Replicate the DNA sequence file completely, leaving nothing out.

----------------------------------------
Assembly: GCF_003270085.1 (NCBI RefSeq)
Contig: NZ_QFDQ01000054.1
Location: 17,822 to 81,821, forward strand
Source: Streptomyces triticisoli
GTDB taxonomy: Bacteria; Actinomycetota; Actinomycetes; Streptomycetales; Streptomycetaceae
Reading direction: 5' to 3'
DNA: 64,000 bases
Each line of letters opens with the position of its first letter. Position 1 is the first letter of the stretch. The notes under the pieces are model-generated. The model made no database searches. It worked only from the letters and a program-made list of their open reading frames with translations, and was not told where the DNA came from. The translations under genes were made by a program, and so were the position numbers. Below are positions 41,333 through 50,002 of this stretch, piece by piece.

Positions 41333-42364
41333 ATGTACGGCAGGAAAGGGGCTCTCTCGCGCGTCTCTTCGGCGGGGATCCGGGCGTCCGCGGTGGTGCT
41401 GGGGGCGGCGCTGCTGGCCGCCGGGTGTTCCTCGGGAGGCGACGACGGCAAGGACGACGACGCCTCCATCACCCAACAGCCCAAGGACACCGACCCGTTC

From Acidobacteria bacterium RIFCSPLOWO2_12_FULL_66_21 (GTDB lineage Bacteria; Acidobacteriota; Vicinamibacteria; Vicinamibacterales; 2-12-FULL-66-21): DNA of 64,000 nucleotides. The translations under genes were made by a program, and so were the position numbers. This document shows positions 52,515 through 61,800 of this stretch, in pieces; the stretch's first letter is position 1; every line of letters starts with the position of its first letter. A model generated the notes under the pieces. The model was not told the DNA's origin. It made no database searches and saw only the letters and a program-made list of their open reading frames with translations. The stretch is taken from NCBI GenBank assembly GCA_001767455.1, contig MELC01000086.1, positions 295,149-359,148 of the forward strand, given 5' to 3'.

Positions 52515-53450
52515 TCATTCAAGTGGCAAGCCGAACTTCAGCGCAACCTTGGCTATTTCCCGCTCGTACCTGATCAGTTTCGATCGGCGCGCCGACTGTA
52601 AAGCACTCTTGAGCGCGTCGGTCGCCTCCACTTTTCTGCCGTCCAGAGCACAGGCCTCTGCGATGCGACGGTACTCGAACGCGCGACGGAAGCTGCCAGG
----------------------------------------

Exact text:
Assembly: GCF_003270085.1 (NCBI RefSeq)
Contig: NZ_QFDQ01000054.1
Location: 17,822 to 81,821, forward strand
Source: Streptomyces triticisoli
GTDB taxonomy: Bacteria; Actinomycetota; Actinomycetes; Streptomycetales; Streptomycetaceae
Reading direction: 5' to 3'
DNA: 64,000 bases
Each line of letters opens with the position of its first letter. Position 1 is the first letter of the stretch. The notes under the pieces are model-generated. The model made no database searches. It worked only from the letters and a program-made list of their open reading frames with translations, and was not told where the DNA came from. The translations under genes were made by a program, and so were the position numbers. Below are positions 41,333 through 50,002 of this stretch, piece by piece.

Positions 41333-42364
41333 ATGTACGGCAGGAAAGGGGCTCTCTCGCGCGTCTCTTCGGCGGGGATCCGGGCGTCCGCGGTGGTGCT
41401 GGGGGCGGCGCTGCTGGCCGCCGGGTGTTCCTCGGGAGGCGACGACGGCAAGGACGACGACGCCTCCATCACCCAACAGCCCAAGGACACCGACCCGTTC

From Acidobacteria bacterium RIFCSPLOWO2_12_FULL_66_21 (GTDB lineage Bacteria; Acidobacteriota; Vicinamibacteria; Vicinamibacterales; 2-12-FULL-66-21): DNA of 64,000 nucleotides. The translations under genes were made by a program, and so were the position numbers. This document shows positions 52,515 through 61,800 of this stretch, in pieces; the stretch's first letter is position 1; every line of letters starts with the position of its first letter. A model generated the notes under the pieces. The model was not told the DNA's origin. It made no database searches and saw only the letters and a program-made list of their open reading frames with translations. The stretch is taken from NCBI GenBank assembly GCA_001767455.1, contig MELC01000086.1, positions 295,149-359,148 of the forward strand, given 5' to 3'.

Positions 52515-53450
52515 TCATTCAAGTGGCAAGCCGAACTTCAGCGCAACCTTGGCTATTTCCCGCTCGTACCTGATCAGTTTCGATCGGCGCGCCGACTGTA
52601 AAGCACTCTTGAGCGCGTCGGTCGCCTCCACTTTTCTGCCGTCCAGAGCACAGGCCTCTGCGATGCGACGGTACTCGAACGCGCGACGGAAGCTGCCAGG